Dundee Science Festival 2010
2010 was the first year of Dundee Science Festival. We wanted to create a celebration of science, and drafted the following aims (in conjunction with partners).
Dundee Science Festival exists to:
- promote science as an aspect of culture to rank alongside heritage, arts, music and theatre
- raise awareness of and celebrate Dundee as a city of science, including raising civic pride
- hold a flagship event to enhance awareness of science learning opportunities that take place throughout the year, promoting lifelong science learning for all
- promote Dundee as a place to both work and play in science
- promote science engagement as enjoyable, exciting, sociable and accessible
- to involve partner organisations
- to create a programme spanning both the usual science engagement venues, and other cultural venues
- to engage adults, small children and teengagers as well as schools
Summary of activity:
Dundee Science Centre led the creation of the festival – as part of our mission to make science part of culture.
We invited senior representatives of a range of partners (universities, college, education etc) to a discussion session, to gain suport and establish aims.
We created a collaborative structure (we provide the secretariat/core coordination role; partnership meetings; steering group).
We extended the invitation to become a partner to a wide range of organisations across the city.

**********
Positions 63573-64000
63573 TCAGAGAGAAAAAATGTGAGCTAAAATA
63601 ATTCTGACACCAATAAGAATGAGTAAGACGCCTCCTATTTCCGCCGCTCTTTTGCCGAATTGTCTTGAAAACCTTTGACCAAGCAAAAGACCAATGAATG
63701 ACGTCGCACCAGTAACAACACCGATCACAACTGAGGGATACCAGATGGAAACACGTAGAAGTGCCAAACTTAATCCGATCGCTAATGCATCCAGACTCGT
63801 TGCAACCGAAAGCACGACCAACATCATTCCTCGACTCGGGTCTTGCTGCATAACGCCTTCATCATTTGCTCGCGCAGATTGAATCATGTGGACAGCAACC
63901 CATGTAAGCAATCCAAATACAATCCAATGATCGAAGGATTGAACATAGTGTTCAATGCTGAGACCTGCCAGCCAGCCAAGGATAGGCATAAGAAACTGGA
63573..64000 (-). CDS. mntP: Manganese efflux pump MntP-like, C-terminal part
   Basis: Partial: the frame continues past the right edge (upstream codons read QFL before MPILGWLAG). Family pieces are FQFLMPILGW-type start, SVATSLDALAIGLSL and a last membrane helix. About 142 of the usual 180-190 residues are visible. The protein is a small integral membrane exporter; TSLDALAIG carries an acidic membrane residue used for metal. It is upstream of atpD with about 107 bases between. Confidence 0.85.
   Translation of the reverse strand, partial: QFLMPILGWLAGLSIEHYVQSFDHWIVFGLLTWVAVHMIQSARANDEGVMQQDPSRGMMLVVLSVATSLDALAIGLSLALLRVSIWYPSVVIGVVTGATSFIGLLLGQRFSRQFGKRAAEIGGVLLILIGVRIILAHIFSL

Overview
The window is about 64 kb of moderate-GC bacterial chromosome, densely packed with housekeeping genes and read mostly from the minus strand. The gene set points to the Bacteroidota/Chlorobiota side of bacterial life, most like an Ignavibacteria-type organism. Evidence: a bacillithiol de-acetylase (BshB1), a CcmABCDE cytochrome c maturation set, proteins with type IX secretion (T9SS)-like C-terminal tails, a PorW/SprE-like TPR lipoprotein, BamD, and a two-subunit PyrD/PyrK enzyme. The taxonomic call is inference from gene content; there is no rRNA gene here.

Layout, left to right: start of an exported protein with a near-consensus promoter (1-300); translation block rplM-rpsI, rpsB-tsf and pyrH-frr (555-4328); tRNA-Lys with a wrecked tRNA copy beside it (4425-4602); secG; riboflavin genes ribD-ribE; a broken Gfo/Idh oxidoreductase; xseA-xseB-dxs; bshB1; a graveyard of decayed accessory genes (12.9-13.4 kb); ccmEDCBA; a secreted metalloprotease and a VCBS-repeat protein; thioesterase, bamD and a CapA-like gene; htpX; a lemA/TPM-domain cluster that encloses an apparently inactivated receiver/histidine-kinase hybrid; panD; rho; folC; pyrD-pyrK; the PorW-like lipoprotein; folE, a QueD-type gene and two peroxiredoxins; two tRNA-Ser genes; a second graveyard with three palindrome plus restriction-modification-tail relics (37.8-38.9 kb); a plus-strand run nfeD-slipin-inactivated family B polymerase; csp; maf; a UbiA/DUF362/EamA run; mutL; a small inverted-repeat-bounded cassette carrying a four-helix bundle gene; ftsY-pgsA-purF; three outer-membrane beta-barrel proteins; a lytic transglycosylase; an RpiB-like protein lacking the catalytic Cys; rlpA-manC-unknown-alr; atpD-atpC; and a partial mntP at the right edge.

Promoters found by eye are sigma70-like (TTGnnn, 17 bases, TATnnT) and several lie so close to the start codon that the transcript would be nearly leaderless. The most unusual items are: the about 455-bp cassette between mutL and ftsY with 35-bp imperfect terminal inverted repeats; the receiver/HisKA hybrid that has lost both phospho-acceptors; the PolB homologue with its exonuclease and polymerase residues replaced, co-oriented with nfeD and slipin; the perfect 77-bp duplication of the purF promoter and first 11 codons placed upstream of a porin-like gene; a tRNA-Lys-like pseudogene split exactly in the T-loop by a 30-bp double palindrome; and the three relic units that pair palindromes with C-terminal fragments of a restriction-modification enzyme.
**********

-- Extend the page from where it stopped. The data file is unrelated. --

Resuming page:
- our staff attended all events, in order to experience the event and record its operation and reception
- numbers of participants were recorded
- we used a standard feedback form across all festival events, using Likert scale questions linked to Generic Learning Outcomes (based on the Association of Science and Discovery Centres format), plus questions about how visitors heard of the festival, where they travelled from, what was best, and how we can improve.
The full report is on http://www.sensation.org.uk/cmsimages/Dundee%20Science%20Festival%202010%20report.pdf
What went well:
1. The partnership model allowed lots of diverse partners to get involved
2. Events in community centres in residential areas - so people don't necessarily have to travel to the city centre
3. Visitor experience - evaluation shows that people *both* enjoyed the events and felt they had learned something
What was learned:
1. Advertising through the schools (brochures distributed via schools) ensures lots of people hear about the festival
2. The importance of communication and partnership across the city - holding the festival as a partnership leverages a lot of support, and helps create a rich programme
3. The importance of advertising individual events as well as the festival as a whole
Top tips and advice for others
1. Involve partners - you get more support (in-kind and financial)
2. Work with the local authority - helps you to engage communities in the right way, and spread the word via schools
3. Invite the local newspaper to be media partner, to gain a higher profile